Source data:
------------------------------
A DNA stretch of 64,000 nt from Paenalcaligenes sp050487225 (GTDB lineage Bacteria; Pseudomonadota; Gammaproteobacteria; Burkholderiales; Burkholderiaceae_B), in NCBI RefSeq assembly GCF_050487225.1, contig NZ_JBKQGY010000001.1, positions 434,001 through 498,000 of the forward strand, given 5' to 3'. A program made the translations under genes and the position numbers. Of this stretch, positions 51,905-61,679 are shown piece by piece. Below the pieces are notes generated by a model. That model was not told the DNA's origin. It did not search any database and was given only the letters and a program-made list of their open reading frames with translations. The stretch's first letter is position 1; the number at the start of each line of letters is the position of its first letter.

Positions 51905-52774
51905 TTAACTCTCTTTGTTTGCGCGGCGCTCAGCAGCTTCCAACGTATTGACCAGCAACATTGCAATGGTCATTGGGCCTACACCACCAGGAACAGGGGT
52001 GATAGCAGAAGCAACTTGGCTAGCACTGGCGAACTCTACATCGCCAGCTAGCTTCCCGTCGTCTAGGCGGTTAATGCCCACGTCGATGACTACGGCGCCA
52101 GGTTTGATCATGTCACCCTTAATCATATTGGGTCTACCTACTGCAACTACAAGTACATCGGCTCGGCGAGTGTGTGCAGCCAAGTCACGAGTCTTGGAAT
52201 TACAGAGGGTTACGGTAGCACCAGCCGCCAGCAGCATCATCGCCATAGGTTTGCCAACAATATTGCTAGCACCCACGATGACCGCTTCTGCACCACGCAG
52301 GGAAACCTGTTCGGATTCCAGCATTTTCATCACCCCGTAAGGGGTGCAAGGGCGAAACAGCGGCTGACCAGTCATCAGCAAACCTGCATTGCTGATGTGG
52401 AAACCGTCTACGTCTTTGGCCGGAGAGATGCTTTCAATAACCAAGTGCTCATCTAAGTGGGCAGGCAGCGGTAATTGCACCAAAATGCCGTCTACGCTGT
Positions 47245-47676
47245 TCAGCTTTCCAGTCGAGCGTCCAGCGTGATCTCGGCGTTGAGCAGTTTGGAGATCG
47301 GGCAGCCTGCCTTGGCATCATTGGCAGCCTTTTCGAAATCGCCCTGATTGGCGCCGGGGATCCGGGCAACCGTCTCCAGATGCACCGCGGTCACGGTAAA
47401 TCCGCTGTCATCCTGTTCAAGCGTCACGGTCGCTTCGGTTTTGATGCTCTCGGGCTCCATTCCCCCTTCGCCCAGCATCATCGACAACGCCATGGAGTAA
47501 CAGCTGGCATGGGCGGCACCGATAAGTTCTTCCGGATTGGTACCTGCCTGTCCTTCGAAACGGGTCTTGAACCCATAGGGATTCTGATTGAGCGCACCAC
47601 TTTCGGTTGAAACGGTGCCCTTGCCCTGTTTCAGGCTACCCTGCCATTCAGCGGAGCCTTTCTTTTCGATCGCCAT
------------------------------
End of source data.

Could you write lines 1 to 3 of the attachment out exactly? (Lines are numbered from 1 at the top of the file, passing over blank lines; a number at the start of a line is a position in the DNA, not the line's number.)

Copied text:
A DNA stretch of 64,000 nt from Paenalcaligenes sp050487225 (GTDB lineage Bacteria; Pseudomonadota; Gammaproteobacteria; Burkholderiales; Burkholderiaceae_B), in NCBI RefSeq assembly GCF_050487225.1, contig NZ_JBKQGY010000001.1, positions 434,001 through 498,000 of the forward strand, given 5' to 3'. A program made the translations under genes and the position numbers. Of this stretch, positions 51,905-61,679 are shown piece by piece. Below the pieces are notes generated by a model. That model was not told the DNA's origin. It did not search any database and was given only the letters and a program-made list of their open reading frames with translations. The stretch's first letter is position 1; the number at the start of each line of letters is the position of its first letter.

Positions 51905-52774
51905 TTAACTCTCTTTGTTTGCGCGGCGCTCAGCAGCTTCCAACGTATTGACCAGCAACATTGCAATGGTCATTGGGCCTACACCACCAGGAACAGGGGT